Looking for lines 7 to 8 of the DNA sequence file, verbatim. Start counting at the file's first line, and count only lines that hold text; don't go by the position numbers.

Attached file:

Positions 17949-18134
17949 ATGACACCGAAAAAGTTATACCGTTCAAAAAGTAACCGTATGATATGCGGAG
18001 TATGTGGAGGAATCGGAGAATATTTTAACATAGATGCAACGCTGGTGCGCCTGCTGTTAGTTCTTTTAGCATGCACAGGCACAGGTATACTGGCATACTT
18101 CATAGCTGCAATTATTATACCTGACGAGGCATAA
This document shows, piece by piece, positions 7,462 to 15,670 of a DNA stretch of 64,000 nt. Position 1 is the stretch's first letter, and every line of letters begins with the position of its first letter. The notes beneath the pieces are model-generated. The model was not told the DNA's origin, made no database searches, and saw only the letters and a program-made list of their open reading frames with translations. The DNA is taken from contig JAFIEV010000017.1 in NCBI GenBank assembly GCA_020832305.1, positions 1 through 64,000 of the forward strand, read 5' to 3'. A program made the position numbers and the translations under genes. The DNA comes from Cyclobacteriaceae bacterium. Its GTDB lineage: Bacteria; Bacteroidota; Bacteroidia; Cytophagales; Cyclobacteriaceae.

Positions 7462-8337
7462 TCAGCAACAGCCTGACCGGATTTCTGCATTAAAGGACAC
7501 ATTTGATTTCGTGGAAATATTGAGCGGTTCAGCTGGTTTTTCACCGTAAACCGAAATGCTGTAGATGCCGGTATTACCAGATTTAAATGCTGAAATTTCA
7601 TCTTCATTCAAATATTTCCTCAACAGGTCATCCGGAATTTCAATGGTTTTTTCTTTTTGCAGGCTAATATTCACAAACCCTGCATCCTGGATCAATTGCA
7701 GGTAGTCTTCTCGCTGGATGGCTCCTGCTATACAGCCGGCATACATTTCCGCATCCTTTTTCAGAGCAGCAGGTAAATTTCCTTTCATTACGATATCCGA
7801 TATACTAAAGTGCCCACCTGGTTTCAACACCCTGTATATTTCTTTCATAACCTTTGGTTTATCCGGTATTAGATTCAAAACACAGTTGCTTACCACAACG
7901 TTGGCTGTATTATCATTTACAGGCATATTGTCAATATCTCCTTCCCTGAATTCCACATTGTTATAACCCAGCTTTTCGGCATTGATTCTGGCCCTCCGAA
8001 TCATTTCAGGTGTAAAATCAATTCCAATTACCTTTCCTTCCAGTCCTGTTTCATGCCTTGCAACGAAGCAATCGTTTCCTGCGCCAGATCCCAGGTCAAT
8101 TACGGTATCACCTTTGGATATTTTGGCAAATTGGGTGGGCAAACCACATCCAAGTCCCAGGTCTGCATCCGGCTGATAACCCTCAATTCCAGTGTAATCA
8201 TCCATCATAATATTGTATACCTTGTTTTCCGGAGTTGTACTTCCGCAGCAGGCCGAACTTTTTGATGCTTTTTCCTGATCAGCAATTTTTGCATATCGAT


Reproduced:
7462 TCAGCAACAGCCTGACCGGATTTCTGCATTAAAGGACAC
7501 ATTTGATTTCGTGGAAATATTGAGCGGTTCAGCTGGTTTTTCACCGTAAACCGAAATGCTGTAGATGCCGGTATTACCAGATTTAAATGCTGAAATTTCA